The secondary control means within the manifold modules, upon system startup, are synchronised with the primary control processor 16 and “listen” for the instructions within their allotted time slot. In practice, this is preferably accomplished by arranging each secondary control means to act upon the first pulse (having a duration of at least 5 μs for example) it receives in the control signal and then removing (or blocking) that pulse from the data stream passed through to the next module.
 Preferably, at the end of the 24 “blocks” of instructions, a short pulse of for example 1 or 2 μs is transmitted which signals the secondary control means that the control signals have ended and that they may now transmit input data to the primary control processor 16. At the end of a predetermined period set aside for this input (for example 100 μs), a further short pulse is transmitted signaling to the secondary control means that they should stop transmitting and prepare to receive their next instructions comprising an updated pulse train from the primary control processor 16.
 As noise in the control signal could cause a logic level of “1” to be interpreted as a “0” (or vice versa), each secondary control means will only change its state if it receives a predetermined consecutive number (for example, three) of the same type of control pulses. Accordingly, if for example a valve was initially in an OFF state and its secondary control means was to receive two consecutive 15 μs pulses and then either a 5 μs pulse or a logic level of “0” in its assigned time slot, then it would not switch the valve to an ON state and would ignore the previous two 15 μs pulses and begin counting pulses again from zero.
 As already mentioned, it is possible to either install mono-stable or bi-stable valves within any of the valve modules 9. As these valves operate in considerably different fashions, they also require differently formatted control signals. For example, it may be necessary to reserve two pins in data connector 5 for each bi-stable valve, the first of the two pins used to switch the valve to an ON state and the other of the two pins used to switch the valve to an OFF state. In this example, each secondary control means attached to a bi-stable type valve will “listen” to two contiguous 20 μs time slots (this may, for example, be accomplished by connecting two mono-stable type secondary control means “back-to-back”). Accordingly, the PLC controlling operation of the valves will require knowledge of the type or functionality and position of each valve in the system in order to tailor the control signals appropriately. Obviously this information will need to be updated upon changes in the configuration of the system taking place.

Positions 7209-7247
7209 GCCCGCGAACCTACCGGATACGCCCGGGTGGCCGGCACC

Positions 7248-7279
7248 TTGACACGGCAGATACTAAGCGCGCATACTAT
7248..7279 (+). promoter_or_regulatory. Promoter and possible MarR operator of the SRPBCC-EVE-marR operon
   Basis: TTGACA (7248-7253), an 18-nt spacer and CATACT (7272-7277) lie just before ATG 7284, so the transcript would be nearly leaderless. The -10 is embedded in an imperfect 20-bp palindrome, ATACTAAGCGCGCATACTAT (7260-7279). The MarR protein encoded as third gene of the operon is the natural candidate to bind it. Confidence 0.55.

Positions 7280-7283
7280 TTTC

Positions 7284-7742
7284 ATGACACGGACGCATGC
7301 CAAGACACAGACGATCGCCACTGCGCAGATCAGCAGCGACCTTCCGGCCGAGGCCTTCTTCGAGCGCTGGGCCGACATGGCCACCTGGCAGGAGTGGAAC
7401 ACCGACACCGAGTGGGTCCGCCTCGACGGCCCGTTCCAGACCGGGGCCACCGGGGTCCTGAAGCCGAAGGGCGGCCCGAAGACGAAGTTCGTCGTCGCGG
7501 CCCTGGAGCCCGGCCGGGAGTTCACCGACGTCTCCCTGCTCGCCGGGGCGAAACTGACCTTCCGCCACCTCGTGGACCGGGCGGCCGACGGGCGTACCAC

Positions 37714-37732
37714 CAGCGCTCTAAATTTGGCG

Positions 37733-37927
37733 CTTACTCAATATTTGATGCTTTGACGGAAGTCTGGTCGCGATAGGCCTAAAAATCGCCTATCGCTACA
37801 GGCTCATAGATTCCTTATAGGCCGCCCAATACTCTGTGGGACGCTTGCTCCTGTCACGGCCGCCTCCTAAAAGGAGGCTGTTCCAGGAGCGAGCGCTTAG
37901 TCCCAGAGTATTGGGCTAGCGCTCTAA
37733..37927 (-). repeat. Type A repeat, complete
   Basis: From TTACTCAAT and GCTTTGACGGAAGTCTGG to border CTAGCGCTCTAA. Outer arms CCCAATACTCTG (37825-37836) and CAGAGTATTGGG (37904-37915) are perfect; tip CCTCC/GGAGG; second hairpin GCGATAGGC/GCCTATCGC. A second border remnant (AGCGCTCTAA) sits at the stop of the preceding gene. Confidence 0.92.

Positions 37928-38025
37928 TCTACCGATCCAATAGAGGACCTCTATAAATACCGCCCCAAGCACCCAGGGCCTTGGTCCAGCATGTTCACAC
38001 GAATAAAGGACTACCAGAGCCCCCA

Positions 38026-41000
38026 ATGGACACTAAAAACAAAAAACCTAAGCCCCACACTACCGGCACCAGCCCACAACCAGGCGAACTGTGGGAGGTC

Accordingly, in its preferred form the present invention provides an automatic “virtual connection” between valves at any given location in the manifold with their correct pin number in the connector 5. In the event that the configuration of the system requires changing then the manifold may be quickly disassembled, valves and associated manifold modules added or removed and then reassembled. The new positions of the valves will then correspond to the correct pin number on connector 5 once more without the need to rewire the system.